- The EU will pay particular attention not to damage the interests of its dairy and pork farmers before granting concessions to Mexico
EurActiv | 10 April 2017
‘Good progress’ in EU-Mexico trade talks
The European Union on Friday (7 April) concluded its latest round of trade negotiations with Mexico, focusing on sustainable development, transparency, services and investment. EURACTIV Spain reports.
“We have almost the whole text of the agreement on the table. Before this round we had discussed the trade in goods, SMEs and competition,” EU sources said.
This was the third round of talks on updating the bloc’s trade relations with Mexico – following the previous rounds in June and November last year – which Brussels has singled out as a “priority” and hopes to conclude by the end of this year.
The original Global Agreement was signed in 2000 but Donald Trump’s anti-free trade rhetoric has fuelled a greater sense of urgency among EU and Mexican leaders to hammer out a new deal.
EU Trade Commissioner Cecilia Malmström will visit Mexico again on 8 and 9 May to further cement this trade relationship with an “advanced and competitive partner”.
Mexico’s Undersecretary for Economy Juan Carlos Baker highlighted the “good progress” made at last week’s talks in Brussels. He added that this was a “sign of the importance both sides place on the negotiations”.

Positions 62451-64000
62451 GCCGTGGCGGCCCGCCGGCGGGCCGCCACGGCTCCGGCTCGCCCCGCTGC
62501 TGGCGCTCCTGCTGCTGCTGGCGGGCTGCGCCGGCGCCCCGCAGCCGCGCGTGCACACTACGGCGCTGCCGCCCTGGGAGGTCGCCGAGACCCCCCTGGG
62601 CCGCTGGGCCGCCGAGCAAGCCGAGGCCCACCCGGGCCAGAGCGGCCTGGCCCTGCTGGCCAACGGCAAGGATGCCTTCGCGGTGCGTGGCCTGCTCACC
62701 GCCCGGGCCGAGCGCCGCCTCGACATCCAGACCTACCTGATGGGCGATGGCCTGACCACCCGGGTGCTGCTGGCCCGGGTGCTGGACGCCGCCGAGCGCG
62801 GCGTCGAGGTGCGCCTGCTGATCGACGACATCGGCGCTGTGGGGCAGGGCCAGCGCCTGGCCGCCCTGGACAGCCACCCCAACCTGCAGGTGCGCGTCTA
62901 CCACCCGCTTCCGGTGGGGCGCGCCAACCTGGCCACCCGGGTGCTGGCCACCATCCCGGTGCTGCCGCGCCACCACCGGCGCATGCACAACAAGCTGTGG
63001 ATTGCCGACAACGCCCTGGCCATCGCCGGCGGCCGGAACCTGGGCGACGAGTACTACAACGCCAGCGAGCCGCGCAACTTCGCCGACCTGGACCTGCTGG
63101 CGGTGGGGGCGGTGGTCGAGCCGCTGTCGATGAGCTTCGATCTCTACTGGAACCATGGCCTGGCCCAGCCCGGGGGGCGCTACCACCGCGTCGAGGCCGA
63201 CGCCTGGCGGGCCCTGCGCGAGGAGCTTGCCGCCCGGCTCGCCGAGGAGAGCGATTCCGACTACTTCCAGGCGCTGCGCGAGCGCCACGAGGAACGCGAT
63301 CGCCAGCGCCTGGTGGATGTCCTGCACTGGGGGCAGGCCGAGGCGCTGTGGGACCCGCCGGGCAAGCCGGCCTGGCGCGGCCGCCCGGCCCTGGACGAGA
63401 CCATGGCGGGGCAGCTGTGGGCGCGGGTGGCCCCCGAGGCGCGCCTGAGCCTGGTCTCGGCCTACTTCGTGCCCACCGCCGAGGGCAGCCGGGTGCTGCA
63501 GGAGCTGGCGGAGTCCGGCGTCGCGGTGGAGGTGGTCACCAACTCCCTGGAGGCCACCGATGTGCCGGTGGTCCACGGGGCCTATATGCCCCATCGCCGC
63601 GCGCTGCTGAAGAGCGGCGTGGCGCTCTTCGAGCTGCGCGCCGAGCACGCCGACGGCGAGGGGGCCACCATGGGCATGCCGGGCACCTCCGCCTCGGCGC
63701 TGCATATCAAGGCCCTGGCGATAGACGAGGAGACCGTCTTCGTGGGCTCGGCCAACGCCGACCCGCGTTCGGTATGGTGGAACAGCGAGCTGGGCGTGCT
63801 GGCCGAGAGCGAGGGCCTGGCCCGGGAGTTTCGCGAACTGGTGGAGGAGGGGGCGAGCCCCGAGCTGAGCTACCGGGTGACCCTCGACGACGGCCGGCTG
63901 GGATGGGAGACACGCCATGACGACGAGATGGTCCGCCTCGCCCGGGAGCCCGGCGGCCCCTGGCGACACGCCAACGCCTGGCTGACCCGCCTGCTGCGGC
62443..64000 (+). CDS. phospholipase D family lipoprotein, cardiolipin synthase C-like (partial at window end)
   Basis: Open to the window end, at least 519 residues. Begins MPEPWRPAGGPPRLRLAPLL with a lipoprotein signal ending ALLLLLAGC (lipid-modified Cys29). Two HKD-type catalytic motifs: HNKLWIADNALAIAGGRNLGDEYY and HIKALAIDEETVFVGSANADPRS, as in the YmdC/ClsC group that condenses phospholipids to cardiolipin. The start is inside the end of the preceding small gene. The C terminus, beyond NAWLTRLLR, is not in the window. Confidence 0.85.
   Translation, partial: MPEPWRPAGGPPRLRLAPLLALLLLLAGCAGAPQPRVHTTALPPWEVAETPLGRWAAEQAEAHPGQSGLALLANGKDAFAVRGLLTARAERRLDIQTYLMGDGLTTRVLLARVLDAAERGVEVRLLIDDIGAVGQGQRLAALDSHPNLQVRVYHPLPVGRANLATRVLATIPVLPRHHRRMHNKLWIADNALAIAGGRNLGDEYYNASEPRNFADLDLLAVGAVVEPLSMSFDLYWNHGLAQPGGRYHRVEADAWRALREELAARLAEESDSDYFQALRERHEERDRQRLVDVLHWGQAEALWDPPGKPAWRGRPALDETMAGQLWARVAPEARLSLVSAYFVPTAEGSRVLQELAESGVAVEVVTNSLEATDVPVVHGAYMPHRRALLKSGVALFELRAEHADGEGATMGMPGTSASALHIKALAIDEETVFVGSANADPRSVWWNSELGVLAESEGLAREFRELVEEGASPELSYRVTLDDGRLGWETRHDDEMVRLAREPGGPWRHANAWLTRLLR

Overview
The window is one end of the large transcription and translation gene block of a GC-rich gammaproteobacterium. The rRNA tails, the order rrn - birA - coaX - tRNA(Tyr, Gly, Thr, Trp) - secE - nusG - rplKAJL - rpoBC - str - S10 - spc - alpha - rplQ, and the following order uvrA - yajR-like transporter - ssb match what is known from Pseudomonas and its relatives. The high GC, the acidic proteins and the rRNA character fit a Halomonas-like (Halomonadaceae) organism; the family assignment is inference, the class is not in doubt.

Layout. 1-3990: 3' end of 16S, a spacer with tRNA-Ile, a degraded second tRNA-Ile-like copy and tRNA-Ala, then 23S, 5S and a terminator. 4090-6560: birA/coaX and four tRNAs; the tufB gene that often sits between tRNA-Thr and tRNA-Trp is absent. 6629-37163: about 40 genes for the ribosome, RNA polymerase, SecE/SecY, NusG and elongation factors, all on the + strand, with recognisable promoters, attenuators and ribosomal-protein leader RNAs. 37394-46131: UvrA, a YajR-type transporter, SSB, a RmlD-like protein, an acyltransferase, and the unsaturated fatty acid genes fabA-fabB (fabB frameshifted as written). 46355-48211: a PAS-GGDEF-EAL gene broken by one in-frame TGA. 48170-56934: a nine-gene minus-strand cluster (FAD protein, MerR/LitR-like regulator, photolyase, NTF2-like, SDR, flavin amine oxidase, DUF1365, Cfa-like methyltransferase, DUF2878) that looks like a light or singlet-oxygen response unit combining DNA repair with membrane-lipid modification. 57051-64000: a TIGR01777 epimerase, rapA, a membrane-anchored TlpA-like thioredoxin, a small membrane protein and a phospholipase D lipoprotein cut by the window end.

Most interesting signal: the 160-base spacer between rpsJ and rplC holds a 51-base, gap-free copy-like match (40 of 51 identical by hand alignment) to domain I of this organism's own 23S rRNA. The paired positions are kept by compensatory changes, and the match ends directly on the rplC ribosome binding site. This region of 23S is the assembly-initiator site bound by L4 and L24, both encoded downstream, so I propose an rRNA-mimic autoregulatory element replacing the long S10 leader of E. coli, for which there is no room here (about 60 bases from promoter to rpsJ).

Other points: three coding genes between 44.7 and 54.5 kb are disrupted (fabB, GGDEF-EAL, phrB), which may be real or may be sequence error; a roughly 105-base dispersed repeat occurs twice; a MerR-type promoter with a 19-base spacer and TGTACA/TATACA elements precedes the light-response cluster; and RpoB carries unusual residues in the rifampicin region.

EU sources laid out three reasons for recent drive to get the talks finished by the end of this year: first, it is “worthwhile” to release the full potential of the relationship; second, Mexico is a close partner and both parties want to take their cooperation to the next level; and third, “now is the time to build bridges and create stability”.
But significant obstacles still stand in the way of a new agreement, including the EU’s defensive interests in goods, services and public procurement. Brussels will also try to push Mexico to loosen its control of access to gas, oil and raw materials.
In the agricultural sector, sources told EFE, the EU will pay particular attention not to damage the interests of its dairy and pork farmers “before granting concessions to Mexico”.
“Room for growth”
“Trade in industrial goods has been exempt from tariffs since 2008. There is still a lot of room for growth in the trade of agricultural goods,” said Baker. “Even on a subject that has traditionally been highly sensitive, like agricultural trade, both parties now want to progress,” he added.
On the question of the EU’s geographical indications, the bloc hopes for a similar “good result” to that achieved in the CETA deal with Canada.
And for the EU, improving the previous health and phytosanitary provisions is a clear priority. “What we want is higher ambition, not trade barriers.”
The revised deal will also contain provisions on political dialogue and anti-corruption.
To be continued in June
The next round of talks will take place in Mexico in June.
The EU is Mexico’s third biggest trading partner, after the United States and China, and Mexico is the second biggest destination for EU exports.